A Modern Olive-Press (after Macalister)


A Wine Vat (after Macalister)


Cows’ Horns from Gezer (after Macalister)

  • 90 Animals’ Heads from Gezer (after Macalister)

  • 91 A Horse’s Bit from Gezer (after Macalister)

  • 92 Drawings of Horses from Gezer (after Macalister)

  • 93 A Clay Bird from Gezer (after Macalister)

  • 94 A Cock from Marissa (after Peters and Thiersch)

  • 95 A Bee-Hive from Gezer (after Macalister)

  • 96 Pre-Semitic Jars (after Macalister)

  • 97 Pre-Semitic Pottery (after Macalister)

  • 98 Four Pitchers from the First Semitic Stratum (after Macalister)

  • 99 Three Pitchers from the First Semitic Stratum (after Macalister)


A Jar from the First Semitic Stratum (after Macalister)


Jugs from the Second Semitic Stratum (after Macalister)


A Jug from the Second Semitic Stratum (after Macalister)


A Jar from the Second Semitic Stratum (after Macalister)


Some Fine Pottery from the First Semitic Stratum (after Macalister)


“Ear” and “Button” Jar-Handles (after Macalister)


A “Pillar” Handle (after Macalister)


A Flat-bottomed Jug (after Macalister)


A Painted Philistine Vase from Beth-shemesh (after Mackenzie)


War-Scene on Potsherd from Megiddo (after Schumacher)


Jars of Third Semitic Stratum from Beth-shemesh (after Mackenzie)


Hebrew Pottery from Megiddo (after Schumacher)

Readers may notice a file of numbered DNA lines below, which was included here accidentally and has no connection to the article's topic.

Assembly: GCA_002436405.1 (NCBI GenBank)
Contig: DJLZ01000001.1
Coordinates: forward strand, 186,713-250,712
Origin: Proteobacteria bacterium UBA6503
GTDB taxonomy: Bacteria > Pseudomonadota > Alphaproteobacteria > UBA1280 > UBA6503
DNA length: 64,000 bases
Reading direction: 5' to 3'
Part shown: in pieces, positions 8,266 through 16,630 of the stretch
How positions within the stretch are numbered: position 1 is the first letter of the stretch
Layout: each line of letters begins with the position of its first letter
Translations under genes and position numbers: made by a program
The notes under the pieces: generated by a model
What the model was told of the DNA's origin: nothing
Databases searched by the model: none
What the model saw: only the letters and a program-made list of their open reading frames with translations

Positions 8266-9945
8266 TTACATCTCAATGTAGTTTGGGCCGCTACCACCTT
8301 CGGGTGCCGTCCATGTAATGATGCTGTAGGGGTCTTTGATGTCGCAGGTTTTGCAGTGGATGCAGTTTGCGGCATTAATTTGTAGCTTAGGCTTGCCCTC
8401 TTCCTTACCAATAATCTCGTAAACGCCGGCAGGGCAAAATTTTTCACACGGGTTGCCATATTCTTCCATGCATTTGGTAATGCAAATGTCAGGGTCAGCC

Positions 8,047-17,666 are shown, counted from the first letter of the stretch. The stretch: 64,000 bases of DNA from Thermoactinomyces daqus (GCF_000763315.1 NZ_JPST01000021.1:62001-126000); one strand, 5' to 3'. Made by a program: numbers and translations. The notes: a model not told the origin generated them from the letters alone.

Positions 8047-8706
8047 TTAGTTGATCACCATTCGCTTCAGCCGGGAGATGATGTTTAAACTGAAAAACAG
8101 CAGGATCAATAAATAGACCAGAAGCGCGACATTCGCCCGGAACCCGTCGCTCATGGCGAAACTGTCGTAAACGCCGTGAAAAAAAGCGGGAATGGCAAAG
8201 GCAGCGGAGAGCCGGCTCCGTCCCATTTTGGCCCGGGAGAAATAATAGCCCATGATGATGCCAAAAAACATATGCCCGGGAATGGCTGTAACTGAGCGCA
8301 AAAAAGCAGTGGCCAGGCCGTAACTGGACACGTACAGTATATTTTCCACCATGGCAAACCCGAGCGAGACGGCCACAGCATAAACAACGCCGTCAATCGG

Hebrew Jars and Pitchers from Jericho (after Sellin)


Hebrew Pitchers and Bowls from Jericho (after Sellin)


A Funnel from Gezer (after Macalister)


A Potter’s Seal from Gezer (after Macalister)


An Inscribed Hebrew Jar-Stamp from the Shephelah (after Bliss and Macalister)


Hebrew Pottery from Gezer (after Macalister)


A Scarab used as a Jar-Stamp (after Macalister)


A Jar-Handle Stamped with a Scarab (after Macalister)


A Jar with Tapering Base from Gezer (after Macalister)


Hellenistic Filter from Gezer (after Macalister)




Hellenistic Pottery from Gezer (after Macalister)


Hellenistic Strainer from Gezer (after Macalister)


Roman Pots from Gezer (after Macalister)


Hellenistic Jar from Gezer (after Macalister)


A Lamp of the First Semitic Period, Megiddo (after Schumacher)


Lamps from the Second Semitic Period, Gezer (after Macalister)


Lamps from the Israelitish Period, Gezer (after Macalister)


A Byzantine Lamp from Jericho (after Sellin)


A Lamp bearing a Christian Legend (after Macalister)


Hellenistic Lamps from Gezer (after Macalister)


Ovens found at Gezer (after Macalister)


A Baking-Tray from Gezer (after Macalister)


Bronze Dishes from Gezer (after Macalister)


Shell Spoons from Gezer (after Macalister)


Silver Dishes from a Philistine Grave at Gezer (after Macalister)


Glass Ointment Vessels from Gezer (after Macalister)


Feeding-Bottles (?), Gezer (after Macalister)


Forks from Gezer (after Macalister)


Philistine Silver Ladle, Gezer (after Macalister)